Minnesota has a stern seat belt law, and that mandatory law also covers child restraints while driving. If you drive with your children often, then it’s important for you to know the laws revolving around children and seat belts. Not only will following the mandatory laws help you avoid penalties, you’ll also be ensuring that you keep all of your child passengers safe each time you are on the road.
In Minnesota, all drivers in passengers that are seated in a vehicle need to be utilizing seat belts, or the correct type of child restraint in the case of children. If individuals are not properly restrained while in your car, know it’s not uncommon for the police to pull over and ticket anybody in your car that isn’t using a seat belt. If either you or any of your passengers gets caught without a seat belt, the fine can cost anywhere from $25 to $100.
Minnesota’s Child Passenger Safety and Booster Seat Law
Passenger safety laws in Minnesota are even more strict when it comes to children. Children who are under 8 years of age and shorter than 4 feet 9 inches must be restrained in a child safety seat or booster seat that is in line with federal safety standards. This law also implies that a child should not be using a seat belt by himself or herself until reaching the age of eight or the height of 4 feet 9 inches tall, whichever growth marker the child achieves first. Still, the state of Minnesota says it is better to keep children in booster seats based on their height instead of their age.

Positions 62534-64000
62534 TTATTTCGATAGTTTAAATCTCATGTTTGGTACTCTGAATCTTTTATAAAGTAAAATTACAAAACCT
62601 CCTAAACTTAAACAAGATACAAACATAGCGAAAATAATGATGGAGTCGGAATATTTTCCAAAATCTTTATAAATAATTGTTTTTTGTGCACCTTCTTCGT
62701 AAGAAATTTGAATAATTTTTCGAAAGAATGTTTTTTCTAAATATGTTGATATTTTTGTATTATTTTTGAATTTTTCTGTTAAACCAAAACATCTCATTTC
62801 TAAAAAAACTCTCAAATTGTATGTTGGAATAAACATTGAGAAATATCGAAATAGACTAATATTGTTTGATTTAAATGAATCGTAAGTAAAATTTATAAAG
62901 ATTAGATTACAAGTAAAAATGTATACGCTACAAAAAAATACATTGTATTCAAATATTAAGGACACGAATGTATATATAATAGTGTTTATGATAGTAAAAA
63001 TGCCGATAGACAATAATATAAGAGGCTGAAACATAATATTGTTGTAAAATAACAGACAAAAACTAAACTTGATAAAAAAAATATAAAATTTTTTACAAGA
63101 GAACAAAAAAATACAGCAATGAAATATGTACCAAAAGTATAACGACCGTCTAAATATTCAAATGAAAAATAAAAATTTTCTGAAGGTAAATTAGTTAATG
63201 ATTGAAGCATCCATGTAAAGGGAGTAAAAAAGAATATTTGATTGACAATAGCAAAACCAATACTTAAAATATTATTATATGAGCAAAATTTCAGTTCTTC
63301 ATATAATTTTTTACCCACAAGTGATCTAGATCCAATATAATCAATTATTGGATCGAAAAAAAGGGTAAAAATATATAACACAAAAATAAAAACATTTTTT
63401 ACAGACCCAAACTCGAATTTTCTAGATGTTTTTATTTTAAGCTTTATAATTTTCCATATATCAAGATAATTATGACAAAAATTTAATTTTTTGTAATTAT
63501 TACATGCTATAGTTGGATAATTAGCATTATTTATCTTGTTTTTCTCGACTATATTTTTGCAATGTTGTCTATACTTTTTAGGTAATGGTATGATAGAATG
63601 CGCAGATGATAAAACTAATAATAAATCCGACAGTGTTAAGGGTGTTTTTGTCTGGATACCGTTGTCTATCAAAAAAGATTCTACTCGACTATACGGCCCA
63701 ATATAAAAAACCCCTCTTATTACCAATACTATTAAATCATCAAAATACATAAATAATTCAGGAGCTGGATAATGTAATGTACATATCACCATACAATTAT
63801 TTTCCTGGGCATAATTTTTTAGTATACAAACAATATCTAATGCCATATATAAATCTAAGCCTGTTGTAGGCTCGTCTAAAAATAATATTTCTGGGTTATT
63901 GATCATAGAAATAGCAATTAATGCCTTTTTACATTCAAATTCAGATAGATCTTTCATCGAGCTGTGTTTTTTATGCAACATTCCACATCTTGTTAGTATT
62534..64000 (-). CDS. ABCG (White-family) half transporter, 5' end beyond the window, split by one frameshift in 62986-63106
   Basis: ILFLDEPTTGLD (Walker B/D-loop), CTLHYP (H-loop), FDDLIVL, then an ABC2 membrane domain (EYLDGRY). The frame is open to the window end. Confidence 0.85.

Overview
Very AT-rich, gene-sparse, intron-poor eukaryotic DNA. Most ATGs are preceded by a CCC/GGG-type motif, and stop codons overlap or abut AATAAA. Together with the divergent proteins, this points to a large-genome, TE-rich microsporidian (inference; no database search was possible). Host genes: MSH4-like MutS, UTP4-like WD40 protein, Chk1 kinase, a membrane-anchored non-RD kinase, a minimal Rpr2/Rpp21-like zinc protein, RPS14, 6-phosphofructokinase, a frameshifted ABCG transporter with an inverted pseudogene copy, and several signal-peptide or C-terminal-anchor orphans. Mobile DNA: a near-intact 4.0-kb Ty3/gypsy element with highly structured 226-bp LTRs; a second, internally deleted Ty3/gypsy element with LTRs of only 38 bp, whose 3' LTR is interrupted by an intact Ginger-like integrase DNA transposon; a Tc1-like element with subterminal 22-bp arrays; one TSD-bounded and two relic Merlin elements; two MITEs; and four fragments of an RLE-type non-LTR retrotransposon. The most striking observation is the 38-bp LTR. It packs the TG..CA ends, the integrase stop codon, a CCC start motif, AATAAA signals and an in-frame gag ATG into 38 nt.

Ensuring Child Passenger Safety
To ensure the safety of all child passengers in your car, you need to make sure you are using a child car seat that meets federal safety requirements and you also must install that car seat correctly to avoid any potential injuries. To make sure that you’ve installed the seat correctly, follow the directions give to you by the car seat manufacturer, and also make sure you check the vehicle’s owner’s manual. When you review the instruction manual for the child safety seat, make sure you check the weight and height restrictions to ensure it matches the child’s needs. Once a child is old enough to ride without a car seat, he or she needs to ride in the rear seat until reaching the age of 13.
Common Mistakes to Avoid There are a few common mistakes you’ll want to watch out for when using a child car seat. First, avoid turning a child from a rear-facing safety seat to a forward-facing one too soon. Also, make sure that you secure the safety seat in so that it is tight enough and doesn’t move more than an inch on each side. Check on the child’s harness to make sure it is tight enough. If you can pinch the harness’s material successfully, then the harness is too loose, and you need to tighten it. Also, check on the retainer clip on the seat to make sure it is at the child’s armpit level
You must log in to post a comment.